Friday, June 24, 2005

Watanabe, Galpin race in Mammoth qualifiers

Boardercross boys chase World Cup starts


By MICHAEL AMES
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Graham Watanabe and Nate Galpin might be winter athletes, but that doesn't exactly mean June is a month off for the former Sun Valley Snowboard Team racers.

As the two Hailey residents set their sites on fall World Cup events and entertain glimmers of Olympic hopes—the 2006 Winter Games will be held at Torino, Italy in February—they'll settle into a routine of hard training and mutual motivation.

The summer gear-up began with the U.S. Snowboard team's World Cup qualifier summer camp, this year held at California's Mammoth Mountain, June 6-15. Headed into camp, Watanabe was ranked third on the U.S. boardercross team. Galpin was ranked eighth.

The camp pitted over 20 World Cup caliber American boardercross racers against each other in eight consecutive time trials. By week's end, the top two racers with the fastest averages from their top two performances automatically qualified for the season's first three World Cup races in Chile and Switzerland.

For Watanabe, his fate came down to the very last run.

After racing well all week and holding onto second place, Watanabe watched as "the only possible scenario that could have knocked me out of that spot, happened."

"I came in third," he said.

Despite the unlucky draw, Watanabe realized that boardercross is a volatile game.

"With all the variables, the unthinkable can happen...it's part of the game," he said.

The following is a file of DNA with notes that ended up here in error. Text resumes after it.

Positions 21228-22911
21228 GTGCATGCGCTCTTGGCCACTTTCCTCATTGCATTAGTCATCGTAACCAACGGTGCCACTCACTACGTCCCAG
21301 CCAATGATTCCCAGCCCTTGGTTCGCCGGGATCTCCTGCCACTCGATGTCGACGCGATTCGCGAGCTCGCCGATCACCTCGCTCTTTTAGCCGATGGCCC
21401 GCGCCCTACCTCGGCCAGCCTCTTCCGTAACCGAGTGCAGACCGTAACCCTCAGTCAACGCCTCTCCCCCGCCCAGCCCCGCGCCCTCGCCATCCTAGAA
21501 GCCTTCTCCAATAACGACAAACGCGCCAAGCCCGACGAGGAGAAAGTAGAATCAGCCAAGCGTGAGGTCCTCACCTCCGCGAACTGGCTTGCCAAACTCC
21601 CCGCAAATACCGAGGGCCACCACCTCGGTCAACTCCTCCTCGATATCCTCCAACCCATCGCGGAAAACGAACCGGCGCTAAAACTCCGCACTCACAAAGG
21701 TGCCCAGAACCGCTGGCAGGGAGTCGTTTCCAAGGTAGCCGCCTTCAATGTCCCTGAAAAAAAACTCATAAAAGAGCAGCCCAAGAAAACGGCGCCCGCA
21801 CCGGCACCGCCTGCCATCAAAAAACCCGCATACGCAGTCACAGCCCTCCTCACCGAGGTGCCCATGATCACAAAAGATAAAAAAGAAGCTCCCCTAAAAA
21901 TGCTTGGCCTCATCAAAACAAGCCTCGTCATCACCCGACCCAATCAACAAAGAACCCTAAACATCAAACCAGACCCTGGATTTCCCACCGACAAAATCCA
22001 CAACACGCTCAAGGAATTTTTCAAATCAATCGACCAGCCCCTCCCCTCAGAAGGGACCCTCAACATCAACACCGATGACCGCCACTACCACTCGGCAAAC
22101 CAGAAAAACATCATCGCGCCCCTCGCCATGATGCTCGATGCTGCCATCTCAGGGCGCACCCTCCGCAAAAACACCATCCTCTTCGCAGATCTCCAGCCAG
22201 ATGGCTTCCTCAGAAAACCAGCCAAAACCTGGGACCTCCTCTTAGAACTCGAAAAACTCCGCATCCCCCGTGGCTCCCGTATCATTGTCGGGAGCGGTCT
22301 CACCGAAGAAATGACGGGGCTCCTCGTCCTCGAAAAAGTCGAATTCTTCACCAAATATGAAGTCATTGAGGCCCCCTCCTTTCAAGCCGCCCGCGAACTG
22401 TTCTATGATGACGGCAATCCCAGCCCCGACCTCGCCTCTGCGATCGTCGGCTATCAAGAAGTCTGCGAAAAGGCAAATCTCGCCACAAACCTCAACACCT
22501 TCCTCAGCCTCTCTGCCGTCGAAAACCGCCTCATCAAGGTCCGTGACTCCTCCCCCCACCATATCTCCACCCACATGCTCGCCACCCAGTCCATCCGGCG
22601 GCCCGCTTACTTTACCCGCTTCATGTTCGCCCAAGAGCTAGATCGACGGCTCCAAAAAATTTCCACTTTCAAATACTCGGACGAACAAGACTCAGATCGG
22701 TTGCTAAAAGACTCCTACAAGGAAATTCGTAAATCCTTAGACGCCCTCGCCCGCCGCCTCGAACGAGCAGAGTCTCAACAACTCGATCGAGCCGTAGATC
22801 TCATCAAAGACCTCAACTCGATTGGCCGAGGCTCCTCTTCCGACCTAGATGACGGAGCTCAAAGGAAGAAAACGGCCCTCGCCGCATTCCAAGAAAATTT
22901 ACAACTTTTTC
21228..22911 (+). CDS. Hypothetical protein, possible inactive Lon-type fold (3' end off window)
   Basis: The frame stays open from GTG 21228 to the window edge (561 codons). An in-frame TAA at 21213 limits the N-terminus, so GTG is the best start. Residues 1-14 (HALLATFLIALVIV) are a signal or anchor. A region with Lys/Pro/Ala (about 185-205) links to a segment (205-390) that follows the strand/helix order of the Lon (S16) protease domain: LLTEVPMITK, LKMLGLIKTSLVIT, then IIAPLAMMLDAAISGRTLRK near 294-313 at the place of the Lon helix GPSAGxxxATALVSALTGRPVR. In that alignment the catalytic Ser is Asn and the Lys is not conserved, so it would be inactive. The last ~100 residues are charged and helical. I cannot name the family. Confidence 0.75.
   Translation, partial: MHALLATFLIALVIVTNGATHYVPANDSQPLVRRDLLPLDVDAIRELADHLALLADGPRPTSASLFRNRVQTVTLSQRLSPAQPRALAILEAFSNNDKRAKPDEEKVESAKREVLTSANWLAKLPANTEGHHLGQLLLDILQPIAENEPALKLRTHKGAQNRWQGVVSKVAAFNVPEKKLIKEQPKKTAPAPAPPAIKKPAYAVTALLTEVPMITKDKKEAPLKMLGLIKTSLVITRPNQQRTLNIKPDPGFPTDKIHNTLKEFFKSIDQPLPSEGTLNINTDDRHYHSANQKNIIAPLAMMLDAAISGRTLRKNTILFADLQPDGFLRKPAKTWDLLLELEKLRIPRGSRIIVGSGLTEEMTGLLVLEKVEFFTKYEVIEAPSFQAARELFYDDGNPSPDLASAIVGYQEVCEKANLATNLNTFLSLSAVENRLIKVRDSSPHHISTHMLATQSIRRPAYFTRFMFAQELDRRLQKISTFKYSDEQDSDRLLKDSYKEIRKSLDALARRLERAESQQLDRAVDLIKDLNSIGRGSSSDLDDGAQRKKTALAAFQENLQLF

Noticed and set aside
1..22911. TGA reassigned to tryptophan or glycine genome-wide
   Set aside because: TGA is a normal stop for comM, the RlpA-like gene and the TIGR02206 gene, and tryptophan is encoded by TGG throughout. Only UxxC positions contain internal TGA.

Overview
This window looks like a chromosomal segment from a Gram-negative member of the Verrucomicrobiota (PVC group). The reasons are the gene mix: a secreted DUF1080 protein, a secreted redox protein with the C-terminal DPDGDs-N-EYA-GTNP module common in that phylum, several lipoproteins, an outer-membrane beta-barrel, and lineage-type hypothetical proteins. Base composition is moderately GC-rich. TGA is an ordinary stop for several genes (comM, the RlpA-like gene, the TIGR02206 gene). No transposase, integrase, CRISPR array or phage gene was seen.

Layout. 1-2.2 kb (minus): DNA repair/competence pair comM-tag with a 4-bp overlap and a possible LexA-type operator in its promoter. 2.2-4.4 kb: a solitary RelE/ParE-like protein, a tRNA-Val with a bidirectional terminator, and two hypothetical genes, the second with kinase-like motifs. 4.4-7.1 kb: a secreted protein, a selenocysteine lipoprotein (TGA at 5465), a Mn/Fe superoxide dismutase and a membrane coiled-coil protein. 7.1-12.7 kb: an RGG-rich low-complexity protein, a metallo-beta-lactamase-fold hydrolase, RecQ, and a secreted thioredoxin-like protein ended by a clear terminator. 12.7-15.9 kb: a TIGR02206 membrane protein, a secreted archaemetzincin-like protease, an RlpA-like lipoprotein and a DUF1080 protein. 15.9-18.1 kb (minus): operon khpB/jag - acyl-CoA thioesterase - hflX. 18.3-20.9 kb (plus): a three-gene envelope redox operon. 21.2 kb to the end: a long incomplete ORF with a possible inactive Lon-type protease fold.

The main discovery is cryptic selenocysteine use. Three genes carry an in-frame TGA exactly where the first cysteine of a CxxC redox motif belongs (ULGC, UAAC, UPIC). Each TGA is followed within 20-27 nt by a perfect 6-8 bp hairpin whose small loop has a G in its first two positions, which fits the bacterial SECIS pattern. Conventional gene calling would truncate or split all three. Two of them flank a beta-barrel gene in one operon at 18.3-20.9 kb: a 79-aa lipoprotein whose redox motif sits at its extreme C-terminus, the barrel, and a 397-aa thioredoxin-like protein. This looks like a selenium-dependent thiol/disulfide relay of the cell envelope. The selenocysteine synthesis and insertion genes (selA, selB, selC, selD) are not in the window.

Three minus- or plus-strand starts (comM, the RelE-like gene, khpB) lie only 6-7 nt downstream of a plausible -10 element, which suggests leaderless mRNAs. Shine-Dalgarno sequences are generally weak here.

Nonetheless, Watanabe has maintained his third position on the U.S. Boardercross team and will travel to Chile in late summer as an alternate for the World Cup at Valle Nevado, the scene of his first and only World Cup win in 2004.

"I rode really well against all the American riders," Watanabe said about the Mammoth camp.

Galpin also had a successful week at Mammoth, finishing fifth overall and improving his overall position.

About his week in Mammoth, Galpin said "I feel like I made huge strides." The competition was some of the stiffest he had ever faced and Galpin felt "awesome to be running against the best in the nation and be right in the thick of it."

For Galpin, this was his first time back on snow since an April FIS win it Zermatt, Switz.

"It was difficult to hold the intensity level up with such a long break," he said.

Nonetheless, Galpin realized the high pressure situation of Mammoth's races. "It was make or break for some guys leading up to the Olympics," he said, still holding onto hopes of making it to Torino.

Galpin and Watanabe will be moving to Salt Lake City in the coming weeks as they establish a routine of focused training and testing both in Salt Lake City and at numerous Park City facilities.




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